I was more surprised to see a pot made by the honcho Ceramics Professor at my undergraduate school, Paul Soldner.  I think he gets a lot of credit for bring Raku style firing to the United States.  I know that he got a fair amount of notoriety for posing nude (or nearly so) in his advertisements.  The college was definitely more conservative than he was!

 These colored blocks were intended as toys for budding city planners by Charles and Ray Eames.  I have their building "cards" with fabulous photographs on one side and asterisks on the others.  (The box, unfortunately is long gone.)  I am going to see if there any of these blocks available on eBay.

And even though she famously created paint splashes on a huge natural gas tank in Boston, Corita Kent was part of the California Design ethos with her political art prints.  This one is clear about "Make Love, Not War."  It took me a while to figure out that the largest letters spell VIETNAM -- but upside down and backwards. 

Another installation viewable at the same time was From Here to Ear.  A flock of zebra finches were left to make themselves at home in a large room full of plugged in Fender and StratoCaster Guitars, Zildjian cymbals, woven nests and fountains.  One could walk into the room and hear the birds "playing" the guitars as they perched, flew, and perched again.
Again, photos (even without flash) were prohibited.  I thought there would be post cards of the banner, at least.  But there were not.  On the other hand, there were nice note cards with reproductions of  local artist. Alyssa Watter's finch paintings.  Apparently she used to work in the gift shop.  Nice promotion for her AND the birds!

Between the exhibit and the reception we had dinner at Thai Place which is in the small mall across the alley from PEM.  Our server was animated and funny.  She made a good recommendation to have the chef's special rather than a more typical item from the menu.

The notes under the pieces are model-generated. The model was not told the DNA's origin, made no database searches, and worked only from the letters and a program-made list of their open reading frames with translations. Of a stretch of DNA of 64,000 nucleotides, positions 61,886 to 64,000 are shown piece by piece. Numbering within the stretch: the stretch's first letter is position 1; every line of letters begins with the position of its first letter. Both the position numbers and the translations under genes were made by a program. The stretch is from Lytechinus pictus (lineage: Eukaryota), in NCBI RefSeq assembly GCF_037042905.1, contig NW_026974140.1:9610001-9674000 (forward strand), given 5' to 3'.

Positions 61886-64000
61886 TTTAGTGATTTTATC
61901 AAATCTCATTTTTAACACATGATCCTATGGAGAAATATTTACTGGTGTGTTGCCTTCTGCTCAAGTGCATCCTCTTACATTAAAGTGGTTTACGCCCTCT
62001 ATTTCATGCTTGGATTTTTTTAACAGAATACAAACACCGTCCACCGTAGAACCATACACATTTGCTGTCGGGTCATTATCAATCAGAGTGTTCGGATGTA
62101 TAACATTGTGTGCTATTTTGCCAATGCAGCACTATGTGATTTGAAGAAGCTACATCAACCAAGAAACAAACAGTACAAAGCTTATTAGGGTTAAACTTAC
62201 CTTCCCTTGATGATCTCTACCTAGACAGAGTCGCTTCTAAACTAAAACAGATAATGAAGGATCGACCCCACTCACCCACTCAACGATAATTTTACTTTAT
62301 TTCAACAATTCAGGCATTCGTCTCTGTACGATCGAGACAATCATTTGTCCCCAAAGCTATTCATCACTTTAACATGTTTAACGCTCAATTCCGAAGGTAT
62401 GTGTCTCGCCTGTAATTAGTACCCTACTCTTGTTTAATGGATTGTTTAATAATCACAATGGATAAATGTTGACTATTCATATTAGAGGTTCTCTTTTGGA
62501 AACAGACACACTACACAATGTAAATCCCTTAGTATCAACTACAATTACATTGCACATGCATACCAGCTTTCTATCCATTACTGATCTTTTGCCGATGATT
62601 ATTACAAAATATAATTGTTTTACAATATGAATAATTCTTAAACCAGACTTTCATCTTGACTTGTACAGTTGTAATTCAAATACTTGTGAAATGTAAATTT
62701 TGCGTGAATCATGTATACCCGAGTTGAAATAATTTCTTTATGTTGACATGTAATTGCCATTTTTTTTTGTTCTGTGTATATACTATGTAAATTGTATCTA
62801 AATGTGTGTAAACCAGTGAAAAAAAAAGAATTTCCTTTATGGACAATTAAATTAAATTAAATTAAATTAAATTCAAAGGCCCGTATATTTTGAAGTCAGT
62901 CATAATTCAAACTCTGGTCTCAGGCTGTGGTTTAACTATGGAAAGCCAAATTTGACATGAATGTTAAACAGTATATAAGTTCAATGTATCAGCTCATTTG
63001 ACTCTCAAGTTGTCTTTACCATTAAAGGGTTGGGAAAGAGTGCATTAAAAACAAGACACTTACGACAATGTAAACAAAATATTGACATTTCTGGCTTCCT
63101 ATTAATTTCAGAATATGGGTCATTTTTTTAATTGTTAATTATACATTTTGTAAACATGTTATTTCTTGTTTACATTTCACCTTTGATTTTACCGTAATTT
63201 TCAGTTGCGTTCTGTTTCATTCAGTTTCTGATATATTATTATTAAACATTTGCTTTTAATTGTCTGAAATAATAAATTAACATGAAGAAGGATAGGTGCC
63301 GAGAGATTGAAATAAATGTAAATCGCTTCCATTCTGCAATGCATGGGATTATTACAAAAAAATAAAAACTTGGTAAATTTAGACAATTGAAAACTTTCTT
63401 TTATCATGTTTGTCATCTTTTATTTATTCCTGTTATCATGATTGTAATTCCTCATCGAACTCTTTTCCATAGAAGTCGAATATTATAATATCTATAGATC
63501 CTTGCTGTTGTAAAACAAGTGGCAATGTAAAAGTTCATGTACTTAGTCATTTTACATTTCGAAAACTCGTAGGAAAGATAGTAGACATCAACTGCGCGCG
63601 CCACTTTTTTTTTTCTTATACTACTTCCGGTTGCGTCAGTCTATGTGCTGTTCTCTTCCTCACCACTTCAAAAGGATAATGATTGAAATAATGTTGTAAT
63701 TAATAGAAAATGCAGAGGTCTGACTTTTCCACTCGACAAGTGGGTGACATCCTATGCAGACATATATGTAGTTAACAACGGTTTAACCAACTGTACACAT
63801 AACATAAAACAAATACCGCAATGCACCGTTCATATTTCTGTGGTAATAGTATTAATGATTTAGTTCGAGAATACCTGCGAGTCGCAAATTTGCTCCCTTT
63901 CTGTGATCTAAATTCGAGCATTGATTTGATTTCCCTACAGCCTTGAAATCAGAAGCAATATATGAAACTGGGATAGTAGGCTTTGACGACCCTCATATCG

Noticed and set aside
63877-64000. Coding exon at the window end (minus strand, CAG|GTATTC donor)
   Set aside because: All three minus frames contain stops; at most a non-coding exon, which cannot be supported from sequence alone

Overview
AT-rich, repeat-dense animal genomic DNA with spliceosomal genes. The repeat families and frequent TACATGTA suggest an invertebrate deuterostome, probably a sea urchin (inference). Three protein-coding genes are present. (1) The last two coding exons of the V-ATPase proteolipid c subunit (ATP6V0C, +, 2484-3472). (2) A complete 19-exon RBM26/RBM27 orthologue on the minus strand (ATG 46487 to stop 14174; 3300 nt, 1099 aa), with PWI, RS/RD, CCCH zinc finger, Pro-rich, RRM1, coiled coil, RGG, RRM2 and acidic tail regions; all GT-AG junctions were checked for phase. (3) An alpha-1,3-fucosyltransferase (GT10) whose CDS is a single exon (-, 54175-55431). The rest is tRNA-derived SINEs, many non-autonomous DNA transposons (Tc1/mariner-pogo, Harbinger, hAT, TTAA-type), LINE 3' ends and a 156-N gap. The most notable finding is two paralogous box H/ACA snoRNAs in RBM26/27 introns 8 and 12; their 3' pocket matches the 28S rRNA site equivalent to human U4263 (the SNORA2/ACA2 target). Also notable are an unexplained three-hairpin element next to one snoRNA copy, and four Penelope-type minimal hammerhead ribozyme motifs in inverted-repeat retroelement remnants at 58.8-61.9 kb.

I hope to get to the new part of the Museum next time.  Wegman's Weimaraner is pretty cute.

Of course, I browsed the museum store.
I liked the small red purse with the jeweled tiger on it.  Although a purse no bigger than a glasses case would probably not be of any use to me since I believe in always having lipstick, comb, BOOK, and sketch book and possibly a knitting project with me.

The tree of sticks also looks like a honey-do project.  I could put hanging Christmas angels on it, hearts or any number of seasonal objets d'art.  I started to make a bunch of origami cranes.  They would be conversation starters and pretty, too.

These wraps, made of organza, silks and satins were beautiful, but at $300+ beyond my "just for fun" budget.  I checked out the label.  They are made by Mina Mann whose motto is "Every Woman should be wrapped in a Mann."  Clever, even if anti-feminist sounding.

 Next time you see something funky from your parents' or grandparents' era, remember, it probably started in California.